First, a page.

For the exhibition we chose films that would provide a balance between historical background to the area as well as more intimate first person stories and experiences. All the films are preserved as individual shorts in order to allow for the complexities of the different voices and opinions to be heard, and viewers are invited to dip in and out of the different films and move between them in any order they choose, so to experience the story of the area from many different perspectives.

Alessandra Saviotti: Do the films change every time you present the project?

Archive for Change: There are about 50 short films in the collection, and we’ve had quite a varied output over the course of the project, including showcasing the films to local community groups with particular interests, discussing the work with relevant University departments (such as Urban Planning and Media Production) as well as more artistic exhibitions. We’re considerate about selecting films depending on the situation, and we try to show things that are relevant to the context. However, it’s important to note that all the films are available on the website, where we always direct people to go, so that they’re able to choose what films they want to watch in their own time.

Regarding the films shown in the installation at This Is Not A Gateway, we selected these carefully on the basis of what they would be engaging for an audience unfamiliar to Newcastle’s West End, and – while they reference places and issues particular to that geographical locale – they are also reflective of a wider story about urban regeneration in post-industrial cities.

Alessandra Saviotti: In my view your project offers two really important aspects: the digital one, consisting in the online archive, and the material one, consisting in the installation. I think this project is a good example of how a digital artwork can be presented also in a more institutional place, for instance. Which is the function of the website in the conception of the whole project?

Archive for Change: The online side of the archive is the main home of the collection; all the films are housed there and they are contextualised with text, maps and imagery. It’s been designed in such a way to present the films in a non-linear format: the audience can view films connected to different neighbourhoods via the interactive map, or by themes that the films address, or by the date when films were made or refer to. The website is also able to connect with a much broader audience. As a result of its online presence, people who used to live in the area have been in touch to share their views and have contributed with new material. We also feel it’s really important that the films are projected beyond the local area, that these stories can be accessed and not hidden or forgotten.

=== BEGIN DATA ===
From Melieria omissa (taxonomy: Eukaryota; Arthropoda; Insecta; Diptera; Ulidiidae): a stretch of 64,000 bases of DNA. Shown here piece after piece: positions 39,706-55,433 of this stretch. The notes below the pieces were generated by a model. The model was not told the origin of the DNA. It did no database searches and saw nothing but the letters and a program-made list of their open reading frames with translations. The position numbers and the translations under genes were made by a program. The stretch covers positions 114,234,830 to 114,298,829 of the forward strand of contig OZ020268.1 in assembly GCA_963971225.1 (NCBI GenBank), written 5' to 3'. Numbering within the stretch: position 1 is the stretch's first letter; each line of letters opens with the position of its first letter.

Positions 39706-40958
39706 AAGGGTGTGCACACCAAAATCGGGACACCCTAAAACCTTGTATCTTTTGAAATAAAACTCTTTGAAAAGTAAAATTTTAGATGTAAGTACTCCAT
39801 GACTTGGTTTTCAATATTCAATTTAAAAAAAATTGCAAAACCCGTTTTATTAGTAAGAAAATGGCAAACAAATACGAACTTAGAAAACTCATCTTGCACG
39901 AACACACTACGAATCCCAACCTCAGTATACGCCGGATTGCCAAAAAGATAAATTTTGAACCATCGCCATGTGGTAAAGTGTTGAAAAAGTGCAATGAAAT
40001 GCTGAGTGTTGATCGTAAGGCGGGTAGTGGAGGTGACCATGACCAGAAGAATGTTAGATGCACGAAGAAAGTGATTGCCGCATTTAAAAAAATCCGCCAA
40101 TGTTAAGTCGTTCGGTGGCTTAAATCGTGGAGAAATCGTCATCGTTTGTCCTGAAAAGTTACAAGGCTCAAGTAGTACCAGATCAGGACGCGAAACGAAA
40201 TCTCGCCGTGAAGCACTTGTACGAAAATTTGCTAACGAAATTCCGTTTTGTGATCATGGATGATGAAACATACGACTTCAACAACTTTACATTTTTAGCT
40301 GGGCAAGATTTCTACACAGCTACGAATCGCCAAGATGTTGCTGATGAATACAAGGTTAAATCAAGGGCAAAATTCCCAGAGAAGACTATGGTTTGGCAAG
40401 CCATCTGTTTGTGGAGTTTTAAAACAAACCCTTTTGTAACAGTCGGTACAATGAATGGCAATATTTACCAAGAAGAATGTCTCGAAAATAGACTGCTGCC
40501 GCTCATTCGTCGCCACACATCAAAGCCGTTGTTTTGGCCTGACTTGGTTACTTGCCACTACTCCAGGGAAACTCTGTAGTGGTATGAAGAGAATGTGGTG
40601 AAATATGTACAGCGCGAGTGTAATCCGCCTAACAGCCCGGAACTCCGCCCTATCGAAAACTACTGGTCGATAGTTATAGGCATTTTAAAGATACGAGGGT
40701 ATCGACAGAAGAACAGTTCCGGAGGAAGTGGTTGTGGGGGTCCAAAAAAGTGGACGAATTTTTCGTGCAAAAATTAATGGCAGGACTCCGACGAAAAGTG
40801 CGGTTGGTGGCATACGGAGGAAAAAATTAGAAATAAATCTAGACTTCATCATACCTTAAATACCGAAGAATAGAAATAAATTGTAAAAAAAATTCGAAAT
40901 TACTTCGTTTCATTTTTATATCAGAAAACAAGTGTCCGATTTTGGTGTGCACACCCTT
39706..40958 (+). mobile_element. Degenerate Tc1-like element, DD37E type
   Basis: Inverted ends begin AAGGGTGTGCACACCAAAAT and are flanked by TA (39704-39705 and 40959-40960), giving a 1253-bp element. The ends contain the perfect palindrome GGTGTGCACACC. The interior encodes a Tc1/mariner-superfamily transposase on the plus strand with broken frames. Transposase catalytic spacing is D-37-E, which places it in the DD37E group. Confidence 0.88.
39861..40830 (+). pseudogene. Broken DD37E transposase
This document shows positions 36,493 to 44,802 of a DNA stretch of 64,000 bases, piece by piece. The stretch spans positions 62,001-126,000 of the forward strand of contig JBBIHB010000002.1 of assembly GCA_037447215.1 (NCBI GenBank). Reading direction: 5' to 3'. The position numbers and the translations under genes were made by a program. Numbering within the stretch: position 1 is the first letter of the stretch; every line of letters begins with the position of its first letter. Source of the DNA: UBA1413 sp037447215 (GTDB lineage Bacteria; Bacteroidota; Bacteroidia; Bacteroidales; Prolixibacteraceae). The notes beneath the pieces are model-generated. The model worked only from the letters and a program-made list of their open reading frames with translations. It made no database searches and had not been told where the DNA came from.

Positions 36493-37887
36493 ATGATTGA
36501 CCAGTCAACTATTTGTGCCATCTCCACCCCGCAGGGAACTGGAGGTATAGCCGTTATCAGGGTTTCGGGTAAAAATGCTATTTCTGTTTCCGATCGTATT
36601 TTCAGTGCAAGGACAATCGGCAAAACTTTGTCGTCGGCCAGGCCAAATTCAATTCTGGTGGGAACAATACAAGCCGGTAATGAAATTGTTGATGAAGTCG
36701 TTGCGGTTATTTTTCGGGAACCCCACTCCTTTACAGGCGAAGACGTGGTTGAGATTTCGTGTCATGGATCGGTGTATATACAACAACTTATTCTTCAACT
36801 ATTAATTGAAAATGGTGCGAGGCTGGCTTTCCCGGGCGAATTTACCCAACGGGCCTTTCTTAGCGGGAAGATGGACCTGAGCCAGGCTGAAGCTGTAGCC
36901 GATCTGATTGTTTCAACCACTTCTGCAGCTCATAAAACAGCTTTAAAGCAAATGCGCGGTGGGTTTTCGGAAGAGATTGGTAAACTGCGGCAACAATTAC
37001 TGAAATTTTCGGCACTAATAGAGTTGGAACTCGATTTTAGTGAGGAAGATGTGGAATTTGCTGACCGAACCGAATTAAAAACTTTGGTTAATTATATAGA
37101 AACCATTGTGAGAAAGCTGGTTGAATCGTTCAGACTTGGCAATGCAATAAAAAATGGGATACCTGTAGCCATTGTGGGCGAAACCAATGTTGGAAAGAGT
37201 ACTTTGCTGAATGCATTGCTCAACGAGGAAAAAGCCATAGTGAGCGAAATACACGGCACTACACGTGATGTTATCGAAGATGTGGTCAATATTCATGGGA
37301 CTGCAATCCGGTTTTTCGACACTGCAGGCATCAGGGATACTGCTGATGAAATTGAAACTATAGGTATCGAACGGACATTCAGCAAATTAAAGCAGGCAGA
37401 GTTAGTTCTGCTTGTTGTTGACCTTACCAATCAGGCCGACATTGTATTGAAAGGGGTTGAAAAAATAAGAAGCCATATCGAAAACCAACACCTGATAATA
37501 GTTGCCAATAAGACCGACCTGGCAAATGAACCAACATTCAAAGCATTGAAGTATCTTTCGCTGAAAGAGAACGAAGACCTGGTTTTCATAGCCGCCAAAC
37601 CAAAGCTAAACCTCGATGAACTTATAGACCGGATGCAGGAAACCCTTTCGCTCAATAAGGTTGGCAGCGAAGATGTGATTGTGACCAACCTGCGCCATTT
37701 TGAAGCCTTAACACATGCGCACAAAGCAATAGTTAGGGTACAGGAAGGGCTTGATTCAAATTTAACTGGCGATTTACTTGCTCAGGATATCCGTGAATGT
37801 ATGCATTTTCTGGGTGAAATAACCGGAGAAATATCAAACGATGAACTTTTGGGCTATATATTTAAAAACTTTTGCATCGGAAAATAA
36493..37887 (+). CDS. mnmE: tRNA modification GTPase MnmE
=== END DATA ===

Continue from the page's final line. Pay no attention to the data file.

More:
The digital and material forms of the project constantly merge with each other. The installation is another way for people to come in touch with the stories, and it works particularly well in settings where people gather in real-life, such as the art galleries, community venues or a festivals. There’s something intimate about putting on the headphones and listening closely to the stories expressed in the films, so I think this is an important format for the project.

Alessandra Saviotti: Do you think that this project could be reproduced also for other cities?

Archive for Change: We’re aware of similar projects in other cities, such as I Am Here by Fugitive Images documenting the Haggerston Estate in East London, and Laurence Cassidy’s project Retracing Salford. They all work closely with communities facing displacement through regeneration, and use a variety of digital media such as film, archives, images, audio and web to communicate these stories to a wider audience. So our practice and way of working is definitely connected to a wider example of socio-cultural creative activity that is currently practiced by other artists, filmmakers and activists.

We don’t have any plans to replicate this approach in another place, mainly because the process behind this project is rooted in a long-term personal connection with this area. Whilst there might be the opportunity to work in a similar way in another location, we wouldn’t want to parachute this exact project model into another city, as working with people has to be genuine.

Alessandra Saviotti: Are you still working in collecting the archive?

Archive for Change: Yes, the project is long-term; we’re always on the look for new films to add to the collection and for opportunities to exhibit the work. This phase of the project has focused on establishing more long-term ‘legacy’ in the local area. We’re aware that the story of the area is still unfolding and it’s not realistic for us to imagine we’ll always be around to document new events, so we’ve been running activities such as filmmaking training courses for residents and local workers who are particularly interested using video as a tool in the community. We’re also partners in the development of a West Newcastle Centre for Heritage and Culture, and in the future the archive collection will have a permanent home there. So hopefully Archive for Change will continue to grow and change alongside the story of the area in the same way that it’s evolved.